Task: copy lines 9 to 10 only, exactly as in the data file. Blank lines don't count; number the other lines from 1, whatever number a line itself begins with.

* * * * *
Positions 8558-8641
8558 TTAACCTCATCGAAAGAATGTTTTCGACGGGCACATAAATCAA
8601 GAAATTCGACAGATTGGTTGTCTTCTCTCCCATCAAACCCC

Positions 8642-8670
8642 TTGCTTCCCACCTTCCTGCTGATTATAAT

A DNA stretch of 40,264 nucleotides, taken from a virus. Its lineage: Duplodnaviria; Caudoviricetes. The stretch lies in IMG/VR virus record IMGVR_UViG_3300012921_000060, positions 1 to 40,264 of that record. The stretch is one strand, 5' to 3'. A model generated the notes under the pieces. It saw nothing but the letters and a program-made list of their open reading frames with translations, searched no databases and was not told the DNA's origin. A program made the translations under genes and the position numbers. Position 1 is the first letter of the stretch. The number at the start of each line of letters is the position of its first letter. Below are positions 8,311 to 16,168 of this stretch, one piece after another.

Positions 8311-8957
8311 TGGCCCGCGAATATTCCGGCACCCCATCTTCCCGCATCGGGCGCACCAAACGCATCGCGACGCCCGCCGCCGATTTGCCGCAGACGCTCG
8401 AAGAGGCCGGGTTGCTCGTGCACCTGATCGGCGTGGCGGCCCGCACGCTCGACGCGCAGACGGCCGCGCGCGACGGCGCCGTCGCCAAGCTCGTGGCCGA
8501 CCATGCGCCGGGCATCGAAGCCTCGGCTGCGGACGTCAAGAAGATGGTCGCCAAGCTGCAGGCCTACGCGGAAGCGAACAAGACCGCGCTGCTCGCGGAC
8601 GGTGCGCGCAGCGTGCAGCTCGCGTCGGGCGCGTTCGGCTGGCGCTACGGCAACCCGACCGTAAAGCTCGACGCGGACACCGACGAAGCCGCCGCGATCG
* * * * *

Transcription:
8401 AAGAGGCCGGGTTGCTCGTGCACCTGATCGGCGTGGCGGCCCGCACGCTCGACGCGCAGACGGCCGCGCGCGACGGCGCCGTCGCCAAGCTCGTGGCCGA
8501 CCATGCGCCGGGCATCGAAGCCTCGGCTGCGGACGTCAAGAAGATGGTCGCCAAGCTGCAGGCCTACGCGGAAGCGAACAAGACCGCGCTGCTCGCGGAC